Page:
In today’s Thursday’s Truth series, I want to, and need to address loss and grieving. It so happened this week coupled together the learning of my close friend’s pregnancy loss and the point in our chronicle of discussing our adoption loss. In reflecting back to that time in our life and watching my friend absorb well intended, but hurtful remarks, I am dedicating this post to the five worst and best things to say to a friend grieving the loss of a child, whether it be miscarriage, stillbirth or adoption loss.
The top five things not to say:
- IT IS PART OF GOD’S PLAN – I want to start off with this one because on the surface it seems like such an appropriate response to remind the grieving person that God is still in control. Most likely, deep down, she already knows this. When this gets said it downplays the very real pain that she is in. To say that it is all part of God’s plan says that she should accept it and move forward. Eventually, she will, but she has a process of grieving that must first be resolved before she is ready to hear those words.
- THERE WILL BE ANOTHER OPPORTUNITY – I know that there is an instinct to provide hope to someone lost in grief. This, however, is an empty promise. No one except God knows what his plans are. Even if your grieving friend logically knows this is most likely true, it’s not a different pregnancy, child or adoption that she wants. It was this one, this child that she has been preparing her heart for.
- GOD SPARED YOU FROM WHATEVER WAS WRONG – Again, this well intended remark aspires to help bring someone to a place of acceptance and helps portray God as merciful. Two things I can tell you from experience. First, in the midst of my adoption loss grief I would have traded anything just to hold “my” child. People suggested that he may have been a drug baby. I would have gladly accepted everything that came with a drug addicted baby, if only I could have been his mother. Secondly, I was not at a point where I could remotely accept the merciful attribute of God. I was deeply angry with him for allowing more pain in our lives.
- IT WILL BE OKAY– Right now, nothing for your friend is “okay.” Her world feels like it has simultaneously stopped spinning and is yet spiraling out of control. She cannot see beyond the present moment. When a statement like this is issued, it shuts down communication. Having been on the receiving end of this comment, it silently said “I don’t want to hear about it not being okay right now. Just believe it will be okay and move on.” It left me feeling suffocated by my emotions, unable to express them.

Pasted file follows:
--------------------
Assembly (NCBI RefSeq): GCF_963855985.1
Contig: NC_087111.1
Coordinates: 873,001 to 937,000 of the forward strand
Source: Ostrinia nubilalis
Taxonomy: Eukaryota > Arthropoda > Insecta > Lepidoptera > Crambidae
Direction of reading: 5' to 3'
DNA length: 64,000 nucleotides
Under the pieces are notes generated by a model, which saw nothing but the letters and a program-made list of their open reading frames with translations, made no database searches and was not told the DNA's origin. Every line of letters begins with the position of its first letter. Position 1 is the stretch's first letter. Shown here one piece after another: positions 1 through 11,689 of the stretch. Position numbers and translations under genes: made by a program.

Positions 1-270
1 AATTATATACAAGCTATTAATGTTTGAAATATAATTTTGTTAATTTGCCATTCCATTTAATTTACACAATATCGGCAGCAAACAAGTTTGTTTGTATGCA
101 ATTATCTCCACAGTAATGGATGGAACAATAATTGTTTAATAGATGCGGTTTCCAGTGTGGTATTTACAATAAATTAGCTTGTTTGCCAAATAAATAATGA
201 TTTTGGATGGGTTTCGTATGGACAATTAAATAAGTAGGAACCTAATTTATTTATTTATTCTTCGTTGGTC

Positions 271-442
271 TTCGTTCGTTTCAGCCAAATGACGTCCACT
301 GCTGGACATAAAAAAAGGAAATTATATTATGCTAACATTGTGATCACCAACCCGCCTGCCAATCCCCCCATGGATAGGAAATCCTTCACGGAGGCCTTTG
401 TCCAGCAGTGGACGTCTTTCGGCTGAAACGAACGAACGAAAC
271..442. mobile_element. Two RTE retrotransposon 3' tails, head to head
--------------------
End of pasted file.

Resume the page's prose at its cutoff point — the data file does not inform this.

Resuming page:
- AT LEAST YOU ____… – Fill in the blank: “Have another child.” “Were only X number of weeks along.” etc. Please do not suggest to a hurting friend that she should be grateful despite her loss. It suggests to her that there is a right way she should and should not be feeling. Often, it leaves the grieving person feeling guilt over the emotions she has. What she is dealing with is a traumatic loss. That needs validated. She needs to know it is okay to grieve.
The five best things you cans say:
- I AM SORRY – Those three words, offered up alone with no other comments are powerful. They let the sufferer know you care without offering any judgment about how they should or should not be experiencing their grief.
- HOW ARE YOU COPING? – Open ended questions such as this allows for your friend to be as candid as she feels up to. Ask this question multiple times and be prepared to allow her to speak honestly. Sometimes she may offer up an “I’m doing okay” which really might be saying “I am not ready to talk about it yet.” Sometimes she may pour her emotions out. Either way, it lets her know that you care.
- IS THERE ANYTHING I CAN DO? – Short of walking into her inner life and removing the situation, there may not be anything you can do. But, she may need help with mundane activities while she works through her grief. Offering to be available to step in shows that you are willing to walk through this heartache with her.
- I AM AVAILABLE TO TALK IF/WHEN YOU ARE READY – Letting her know that you are willing to hear her and be a sounding board gives her an outlet for when she is able to put her pain into words. In the immediate days surrounding the loss, she may be in shock and unable to really express what she is feeling. In the days and weeks to come, she may find herself overwhelmed with the need to articulate her grief. Knowing someone is willing when she is ready is helpful.
- I AM SAD FOR YOU – As long as this is not said in a way that conveys pity, it can be soothing for your friend to hear that what she is experiencing makes you sad too. It validates that it is okay that she is grieving, that her pain is real.
More than any words, best or worst, the thing that will be remembered most is your presence. So often there are no words to adequately address the grief that surrounds the loss of a child. Sometimes simply sitting quietly with them means more than anything.
Miscarriage, stillbirth and adoption loss all present unique difficulties to work through. Because in the context of the family’s circumstance at the time of the loss, no two situations are the same. There is no timeline to grief and no guidebook as to how someone should experience it. The best medicine you can offer is love, acceptance and validation. You won’t go wrong using those as your guide.